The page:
Award for best costume goes to…

I went to an elementary school to meet with some teachers this afternoon. It was right after classes ended and, since it’s Halloween, the halls were filled with kids dressed up in their costumes. I asked one girl, about seven years old in a white wig carrying a bucket of popcorn, “Who are you?” She said, “I’m Orville Redenbacher.” Yes, indeed. Another kid was dressed as Steve Urkel. If I had to take a stab at figuring this out, I’d say their parents are enjoying a vicarious Halloween.

Harpers Ferry

I was in Harpers Ferry, West Virginia for another training this week. Even though I’ve been there before, I don’t usually have time during the day to explore the historical park, but this time I had part of Friday afternoon, so I visited some of the historic buildings in the Lower Town. Each one, more or less, is a museum with exhibits of the park’s many themes: John Brown’s raid, the Civil War, arms manufacturing, and so on. Though the exhibits were a little busy-looking and cluttered for my visual tastes (especially after a week of hard concentration), the one on John Brown’s raid was pretty provocative. One of the videos, without going into too much graphic detail, was frank about the violence of the raid and the counter-raid, as if it was an omen of the great war to come. It raised some interesting questions about violence in the name of righteousness.

It’s too bad this sort of thoughtful reflection appears in a public exhibit about a radical antislavery action, but not in our numerous war museums and memorials. It is as if violence should only give us pause when it is not perpetrated by the state. Or perhaps fear of inflaming Southern sensitivities prompted the National Park Service to be particularly introspective when planning this exhibit.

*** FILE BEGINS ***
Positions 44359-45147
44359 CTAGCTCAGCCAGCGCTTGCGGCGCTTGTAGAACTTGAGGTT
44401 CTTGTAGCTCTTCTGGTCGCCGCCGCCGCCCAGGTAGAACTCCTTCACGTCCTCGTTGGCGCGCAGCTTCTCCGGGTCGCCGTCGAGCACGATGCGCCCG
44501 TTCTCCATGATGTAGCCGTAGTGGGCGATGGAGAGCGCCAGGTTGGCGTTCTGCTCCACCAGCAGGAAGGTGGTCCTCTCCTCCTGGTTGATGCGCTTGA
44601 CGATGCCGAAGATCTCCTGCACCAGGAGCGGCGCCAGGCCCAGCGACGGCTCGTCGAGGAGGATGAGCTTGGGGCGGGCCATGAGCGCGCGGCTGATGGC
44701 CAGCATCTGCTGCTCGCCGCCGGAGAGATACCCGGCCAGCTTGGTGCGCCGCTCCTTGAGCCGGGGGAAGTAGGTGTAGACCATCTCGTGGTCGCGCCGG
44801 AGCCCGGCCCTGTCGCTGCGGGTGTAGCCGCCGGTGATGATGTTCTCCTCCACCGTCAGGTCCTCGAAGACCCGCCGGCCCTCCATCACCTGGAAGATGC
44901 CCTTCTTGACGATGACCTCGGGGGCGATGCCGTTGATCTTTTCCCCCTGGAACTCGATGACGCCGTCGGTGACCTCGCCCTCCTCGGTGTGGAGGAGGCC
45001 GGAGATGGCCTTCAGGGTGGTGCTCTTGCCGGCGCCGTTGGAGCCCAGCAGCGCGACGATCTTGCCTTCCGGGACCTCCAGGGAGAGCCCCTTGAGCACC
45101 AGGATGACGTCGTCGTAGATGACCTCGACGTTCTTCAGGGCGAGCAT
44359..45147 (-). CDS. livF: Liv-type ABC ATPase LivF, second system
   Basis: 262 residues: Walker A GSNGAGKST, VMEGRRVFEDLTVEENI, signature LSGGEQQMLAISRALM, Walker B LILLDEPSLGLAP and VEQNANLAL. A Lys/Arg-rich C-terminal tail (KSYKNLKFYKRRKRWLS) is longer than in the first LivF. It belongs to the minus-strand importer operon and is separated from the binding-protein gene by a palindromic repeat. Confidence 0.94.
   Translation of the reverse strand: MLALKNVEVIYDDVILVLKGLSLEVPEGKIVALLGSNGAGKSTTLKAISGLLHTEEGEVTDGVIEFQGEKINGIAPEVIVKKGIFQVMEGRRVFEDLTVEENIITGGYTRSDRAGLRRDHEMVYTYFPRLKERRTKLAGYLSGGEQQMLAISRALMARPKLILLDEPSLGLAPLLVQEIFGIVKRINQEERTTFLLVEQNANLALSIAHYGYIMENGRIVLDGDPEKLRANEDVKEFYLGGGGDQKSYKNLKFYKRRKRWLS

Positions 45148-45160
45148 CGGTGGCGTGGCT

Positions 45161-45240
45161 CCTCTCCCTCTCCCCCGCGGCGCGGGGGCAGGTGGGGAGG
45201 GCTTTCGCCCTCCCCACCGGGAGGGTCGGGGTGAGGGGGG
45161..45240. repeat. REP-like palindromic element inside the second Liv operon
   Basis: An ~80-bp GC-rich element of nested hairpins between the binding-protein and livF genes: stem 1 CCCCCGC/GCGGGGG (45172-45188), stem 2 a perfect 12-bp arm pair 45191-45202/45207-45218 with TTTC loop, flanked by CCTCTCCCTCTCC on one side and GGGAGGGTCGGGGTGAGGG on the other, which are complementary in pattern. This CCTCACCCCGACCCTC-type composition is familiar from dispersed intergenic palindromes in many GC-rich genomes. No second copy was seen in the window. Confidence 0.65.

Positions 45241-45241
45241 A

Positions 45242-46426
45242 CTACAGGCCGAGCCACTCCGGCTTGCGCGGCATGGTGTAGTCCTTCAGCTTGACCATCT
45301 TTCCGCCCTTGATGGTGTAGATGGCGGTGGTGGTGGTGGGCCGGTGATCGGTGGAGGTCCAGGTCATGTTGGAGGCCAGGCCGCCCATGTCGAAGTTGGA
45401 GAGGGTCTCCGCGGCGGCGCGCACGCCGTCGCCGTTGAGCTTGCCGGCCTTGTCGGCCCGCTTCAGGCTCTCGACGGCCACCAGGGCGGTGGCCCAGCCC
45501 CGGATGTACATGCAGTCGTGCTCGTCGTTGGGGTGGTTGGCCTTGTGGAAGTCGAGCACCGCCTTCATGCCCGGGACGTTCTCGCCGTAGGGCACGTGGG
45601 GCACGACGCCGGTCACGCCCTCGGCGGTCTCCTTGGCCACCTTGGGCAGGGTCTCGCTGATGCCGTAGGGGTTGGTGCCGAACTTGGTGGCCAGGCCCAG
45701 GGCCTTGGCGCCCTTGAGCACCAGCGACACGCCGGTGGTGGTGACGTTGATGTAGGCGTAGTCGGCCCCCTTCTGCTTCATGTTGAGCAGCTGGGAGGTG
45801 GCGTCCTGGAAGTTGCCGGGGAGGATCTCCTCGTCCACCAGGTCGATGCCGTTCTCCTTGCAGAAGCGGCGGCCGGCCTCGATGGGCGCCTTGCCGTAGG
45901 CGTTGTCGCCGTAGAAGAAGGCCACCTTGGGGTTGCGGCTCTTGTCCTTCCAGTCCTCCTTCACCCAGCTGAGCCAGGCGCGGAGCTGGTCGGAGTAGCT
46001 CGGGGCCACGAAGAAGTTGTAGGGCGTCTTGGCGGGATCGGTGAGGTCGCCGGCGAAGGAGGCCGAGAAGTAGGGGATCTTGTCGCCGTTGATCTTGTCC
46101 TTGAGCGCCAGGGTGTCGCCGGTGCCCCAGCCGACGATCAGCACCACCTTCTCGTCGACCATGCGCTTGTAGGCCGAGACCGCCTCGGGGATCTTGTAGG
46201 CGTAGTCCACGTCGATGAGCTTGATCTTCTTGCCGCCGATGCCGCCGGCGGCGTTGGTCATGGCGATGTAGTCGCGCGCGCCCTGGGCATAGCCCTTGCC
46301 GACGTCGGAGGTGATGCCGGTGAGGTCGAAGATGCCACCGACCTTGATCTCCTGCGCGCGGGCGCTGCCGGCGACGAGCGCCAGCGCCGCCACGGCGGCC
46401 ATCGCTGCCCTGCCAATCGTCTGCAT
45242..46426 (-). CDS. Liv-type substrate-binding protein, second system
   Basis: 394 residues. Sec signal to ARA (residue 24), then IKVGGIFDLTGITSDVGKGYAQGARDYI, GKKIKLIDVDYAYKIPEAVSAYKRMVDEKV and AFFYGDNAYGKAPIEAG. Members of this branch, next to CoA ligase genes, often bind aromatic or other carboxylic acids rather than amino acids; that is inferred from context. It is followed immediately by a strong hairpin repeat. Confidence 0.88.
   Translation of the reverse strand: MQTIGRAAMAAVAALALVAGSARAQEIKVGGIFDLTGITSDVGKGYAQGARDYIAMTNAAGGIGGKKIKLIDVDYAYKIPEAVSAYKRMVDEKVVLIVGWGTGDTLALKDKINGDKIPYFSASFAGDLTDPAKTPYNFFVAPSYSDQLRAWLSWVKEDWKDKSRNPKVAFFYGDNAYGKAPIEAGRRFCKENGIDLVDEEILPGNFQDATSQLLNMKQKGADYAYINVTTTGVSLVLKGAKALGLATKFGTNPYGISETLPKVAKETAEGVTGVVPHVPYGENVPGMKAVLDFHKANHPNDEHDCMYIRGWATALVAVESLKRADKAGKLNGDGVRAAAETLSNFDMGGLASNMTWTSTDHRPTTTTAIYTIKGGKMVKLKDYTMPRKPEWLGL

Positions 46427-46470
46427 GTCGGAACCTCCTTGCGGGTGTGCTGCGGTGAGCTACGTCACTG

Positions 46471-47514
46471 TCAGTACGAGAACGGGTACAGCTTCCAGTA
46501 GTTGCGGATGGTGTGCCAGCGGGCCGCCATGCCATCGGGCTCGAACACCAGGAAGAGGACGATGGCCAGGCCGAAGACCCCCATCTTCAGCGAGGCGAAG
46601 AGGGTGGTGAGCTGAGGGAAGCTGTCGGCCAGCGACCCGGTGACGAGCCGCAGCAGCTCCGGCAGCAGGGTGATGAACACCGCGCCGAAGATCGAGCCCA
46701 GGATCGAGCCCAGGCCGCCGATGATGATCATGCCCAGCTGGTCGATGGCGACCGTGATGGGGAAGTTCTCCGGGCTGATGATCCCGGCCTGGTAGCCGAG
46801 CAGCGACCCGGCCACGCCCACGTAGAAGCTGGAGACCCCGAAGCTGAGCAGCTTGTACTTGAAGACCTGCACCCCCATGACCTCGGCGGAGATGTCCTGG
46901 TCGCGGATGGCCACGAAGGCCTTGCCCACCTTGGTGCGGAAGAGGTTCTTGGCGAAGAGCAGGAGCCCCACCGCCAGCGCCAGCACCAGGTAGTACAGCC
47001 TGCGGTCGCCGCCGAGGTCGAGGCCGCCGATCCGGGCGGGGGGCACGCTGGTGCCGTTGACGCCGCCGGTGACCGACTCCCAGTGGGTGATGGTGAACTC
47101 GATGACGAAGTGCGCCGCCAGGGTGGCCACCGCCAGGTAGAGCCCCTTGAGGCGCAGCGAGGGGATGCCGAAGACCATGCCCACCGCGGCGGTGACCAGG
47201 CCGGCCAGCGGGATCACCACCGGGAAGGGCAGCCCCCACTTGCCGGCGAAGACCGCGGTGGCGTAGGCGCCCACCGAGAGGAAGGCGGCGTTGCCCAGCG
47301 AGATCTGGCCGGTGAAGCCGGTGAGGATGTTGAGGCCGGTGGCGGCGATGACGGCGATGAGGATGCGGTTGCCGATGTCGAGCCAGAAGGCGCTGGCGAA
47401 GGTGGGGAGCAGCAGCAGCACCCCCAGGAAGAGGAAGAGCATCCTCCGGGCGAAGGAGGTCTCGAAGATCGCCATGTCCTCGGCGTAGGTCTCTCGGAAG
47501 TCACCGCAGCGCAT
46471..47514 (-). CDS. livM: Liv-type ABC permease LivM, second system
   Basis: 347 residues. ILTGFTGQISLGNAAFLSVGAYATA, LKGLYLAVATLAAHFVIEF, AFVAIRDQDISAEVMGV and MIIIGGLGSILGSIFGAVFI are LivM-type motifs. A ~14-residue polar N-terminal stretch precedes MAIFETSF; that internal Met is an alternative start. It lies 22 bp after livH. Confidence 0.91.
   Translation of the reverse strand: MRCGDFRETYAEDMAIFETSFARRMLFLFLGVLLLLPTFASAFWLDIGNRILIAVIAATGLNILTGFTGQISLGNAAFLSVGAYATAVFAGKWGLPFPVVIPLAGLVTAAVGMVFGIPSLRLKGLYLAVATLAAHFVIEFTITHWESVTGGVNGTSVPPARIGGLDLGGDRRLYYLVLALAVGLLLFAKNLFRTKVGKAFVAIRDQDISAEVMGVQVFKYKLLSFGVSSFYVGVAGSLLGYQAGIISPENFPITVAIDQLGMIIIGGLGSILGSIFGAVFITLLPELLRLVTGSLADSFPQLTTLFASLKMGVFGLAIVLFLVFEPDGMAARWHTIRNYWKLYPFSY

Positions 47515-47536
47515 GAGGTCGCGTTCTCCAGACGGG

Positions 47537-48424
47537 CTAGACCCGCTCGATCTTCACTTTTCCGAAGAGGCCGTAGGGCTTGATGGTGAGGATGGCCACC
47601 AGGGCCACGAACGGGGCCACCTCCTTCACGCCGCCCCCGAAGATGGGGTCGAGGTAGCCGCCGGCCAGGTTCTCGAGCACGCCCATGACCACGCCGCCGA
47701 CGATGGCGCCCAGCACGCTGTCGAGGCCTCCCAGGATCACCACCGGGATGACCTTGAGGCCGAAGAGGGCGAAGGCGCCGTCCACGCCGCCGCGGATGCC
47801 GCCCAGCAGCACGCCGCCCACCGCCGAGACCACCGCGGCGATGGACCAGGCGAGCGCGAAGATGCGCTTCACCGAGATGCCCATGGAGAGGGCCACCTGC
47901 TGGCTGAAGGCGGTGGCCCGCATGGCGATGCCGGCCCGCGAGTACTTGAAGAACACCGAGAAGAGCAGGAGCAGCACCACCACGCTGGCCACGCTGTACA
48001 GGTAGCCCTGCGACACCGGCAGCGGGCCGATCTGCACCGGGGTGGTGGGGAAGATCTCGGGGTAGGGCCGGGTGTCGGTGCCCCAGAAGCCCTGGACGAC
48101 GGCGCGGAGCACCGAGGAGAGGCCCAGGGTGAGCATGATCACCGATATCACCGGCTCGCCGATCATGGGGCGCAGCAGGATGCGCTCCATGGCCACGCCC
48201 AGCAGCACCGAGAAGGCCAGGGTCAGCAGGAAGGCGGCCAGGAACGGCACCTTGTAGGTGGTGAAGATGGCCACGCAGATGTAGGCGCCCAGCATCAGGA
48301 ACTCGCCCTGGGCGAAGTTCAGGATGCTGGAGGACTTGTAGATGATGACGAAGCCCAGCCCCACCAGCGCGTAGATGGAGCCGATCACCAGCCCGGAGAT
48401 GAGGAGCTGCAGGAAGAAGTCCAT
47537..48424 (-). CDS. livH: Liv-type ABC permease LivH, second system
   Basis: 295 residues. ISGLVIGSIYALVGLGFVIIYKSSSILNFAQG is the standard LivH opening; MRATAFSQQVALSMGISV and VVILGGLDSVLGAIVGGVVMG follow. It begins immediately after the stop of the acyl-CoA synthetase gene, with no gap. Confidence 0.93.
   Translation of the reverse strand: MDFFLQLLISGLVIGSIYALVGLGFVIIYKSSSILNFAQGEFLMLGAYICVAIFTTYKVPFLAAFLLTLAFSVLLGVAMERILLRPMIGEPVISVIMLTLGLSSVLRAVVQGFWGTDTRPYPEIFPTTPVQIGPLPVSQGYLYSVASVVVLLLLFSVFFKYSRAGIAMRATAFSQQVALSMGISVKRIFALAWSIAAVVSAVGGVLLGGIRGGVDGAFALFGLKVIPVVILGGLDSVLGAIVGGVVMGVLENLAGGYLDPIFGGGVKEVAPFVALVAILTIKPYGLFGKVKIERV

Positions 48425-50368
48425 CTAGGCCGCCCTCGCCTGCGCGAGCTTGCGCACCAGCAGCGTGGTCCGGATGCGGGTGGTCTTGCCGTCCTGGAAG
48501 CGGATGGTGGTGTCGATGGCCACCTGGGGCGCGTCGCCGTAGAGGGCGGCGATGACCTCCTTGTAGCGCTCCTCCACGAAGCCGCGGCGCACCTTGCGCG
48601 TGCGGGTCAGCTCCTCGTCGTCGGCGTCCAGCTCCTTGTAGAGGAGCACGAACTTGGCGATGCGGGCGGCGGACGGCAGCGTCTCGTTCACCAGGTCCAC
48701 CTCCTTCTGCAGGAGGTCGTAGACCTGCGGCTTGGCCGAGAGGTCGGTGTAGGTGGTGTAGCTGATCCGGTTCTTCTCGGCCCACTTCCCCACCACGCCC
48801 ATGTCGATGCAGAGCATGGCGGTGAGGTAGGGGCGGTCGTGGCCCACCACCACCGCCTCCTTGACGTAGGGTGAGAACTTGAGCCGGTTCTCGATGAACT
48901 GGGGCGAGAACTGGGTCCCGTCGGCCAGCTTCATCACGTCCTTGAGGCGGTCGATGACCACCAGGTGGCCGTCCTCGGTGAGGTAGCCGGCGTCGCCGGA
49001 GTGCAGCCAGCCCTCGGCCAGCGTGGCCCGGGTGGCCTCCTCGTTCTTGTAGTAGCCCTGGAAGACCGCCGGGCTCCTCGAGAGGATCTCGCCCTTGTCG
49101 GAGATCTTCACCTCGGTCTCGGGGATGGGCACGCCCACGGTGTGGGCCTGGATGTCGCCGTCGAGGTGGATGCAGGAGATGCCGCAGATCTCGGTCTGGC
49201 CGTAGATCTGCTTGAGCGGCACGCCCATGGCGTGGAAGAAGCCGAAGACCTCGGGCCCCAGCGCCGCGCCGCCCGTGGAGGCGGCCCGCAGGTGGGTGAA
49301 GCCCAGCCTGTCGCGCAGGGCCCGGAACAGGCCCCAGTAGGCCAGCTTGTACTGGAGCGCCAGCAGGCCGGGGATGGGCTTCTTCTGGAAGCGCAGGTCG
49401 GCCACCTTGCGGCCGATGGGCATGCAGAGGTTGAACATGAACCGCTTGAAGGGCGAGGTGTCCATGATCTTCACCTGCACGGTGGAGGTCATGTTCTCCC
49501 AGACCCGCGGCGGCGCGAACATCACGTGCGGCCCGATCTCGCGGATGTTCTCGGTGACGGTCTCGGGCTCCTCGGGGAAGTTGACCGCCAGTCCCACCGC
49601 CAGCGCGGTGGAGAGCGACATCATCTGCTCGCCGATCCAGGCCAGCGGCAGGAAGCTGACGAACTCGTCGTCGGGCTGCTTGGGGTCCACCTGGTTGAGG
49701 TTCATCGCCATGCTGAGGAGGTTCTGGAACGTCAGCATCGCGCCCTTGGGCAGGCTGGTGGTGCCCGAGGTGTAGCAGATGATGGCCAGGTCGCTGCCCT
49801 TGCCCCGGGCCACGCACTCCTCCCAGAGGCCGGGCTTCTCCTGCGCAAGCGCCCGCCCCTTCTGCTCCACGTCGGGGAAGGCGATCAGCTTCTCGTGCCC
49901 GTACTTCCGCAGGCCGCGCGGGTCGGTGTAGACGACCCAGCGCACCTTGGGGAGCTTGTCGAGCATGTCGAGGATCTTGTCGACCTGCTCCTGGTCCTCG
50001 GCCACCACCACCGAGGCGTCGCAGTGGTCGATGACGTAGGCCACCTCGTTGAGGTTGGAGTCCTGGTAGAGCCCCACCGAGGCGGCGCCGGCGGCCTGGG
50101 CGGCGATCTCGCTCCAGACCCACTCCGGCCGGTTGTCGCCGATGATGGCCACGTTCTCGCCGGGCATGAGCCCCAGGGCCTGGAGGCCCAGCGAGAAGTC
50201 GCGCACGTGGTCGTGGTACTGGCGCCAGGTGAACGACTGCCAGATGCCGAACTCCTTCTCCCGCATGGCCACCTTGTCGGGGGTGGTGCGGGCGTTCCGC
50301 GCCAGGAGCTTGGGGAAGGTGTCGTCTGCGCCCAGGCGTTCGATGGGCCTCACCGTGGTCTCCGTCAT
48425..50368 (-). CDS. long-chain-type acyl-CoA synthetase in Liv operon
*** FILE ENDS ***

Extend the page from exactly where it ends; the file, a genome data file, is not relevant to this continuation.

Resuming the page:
On lighter note, one evening some of us went on a “ghost tour” of the Lower Town. Despite its rich and exciting past, Lower Town is pretty deserted on Monday evenings. I can see why ghost stories are popular there. I noticed a little extra zeal in the local businesses for Halloween decorations.

Upgrade default theme to Twenty Twelve

Screen shot of web page with a black rhino photo in the header.
Aah version 10.0 Black Rhino

I upgraded the default theme to WordPress’s Twenty Twelve. As you can see it’s pretty neat and clean. I’ve made a couple of customizations, mainly adding my photo of the black rhinoceros enclosure from the Denver Zoo (an “artificial habitat” if I ever saw one) into the banner, and a matching background color. More will come later, I hope.

The new default theme, Twenty Twelve, uses an open source web font, Open Sans. I was not familiar with this until now, but Google hosts a whole collection of open source fonts for the web. You can link your web page to Google’s web font API the same way you would link it to an external style sheet. The font available to the user whether or not he has it installed on his computer, because it’s delivered over the web. I like using serif fonts for the main body text, so I’m trying Droid Serif, the companion to Open Sans, by the same designer.

While each iteration of WordPress’s default theme has an increasingly minimalist appearance, the complexity of the templates increase proportionally as well, making them very difficult to customize. Every little element has a style attribute so changing one element doesn’t necessarily change the style of other similar elements that ought to match. The more I customize the more I have to hunt around for little styling inconsistencies. A good example is the variety of link colors in different parts of the website. It often frustrates my ambitions for making the site look more original. WordPress is definitely a platform for geeks.

Wild America

The crabapple tree outside our window is an endless source of natural wonder. I peeked out at the grey, drizzly late afternoon to see… a chipmunk. The tree is nearly denuded of leaves by now but is still full of little bulbous red fruits. The chipmunk perched near the end of a branch busily stuffing its little cheeks as if the fruits were going away tomorrow.

A chipmunk eating red berries from the branch of a tree.
A chipmunk feasts on delicious, sweet crabapples fifteen feet above the ground.

I’ve never seen a chipmunk up a tree like that before. So if you didn’t know that chipmunks climb trees to eat berries from the end of a branch, just remember you read it here first.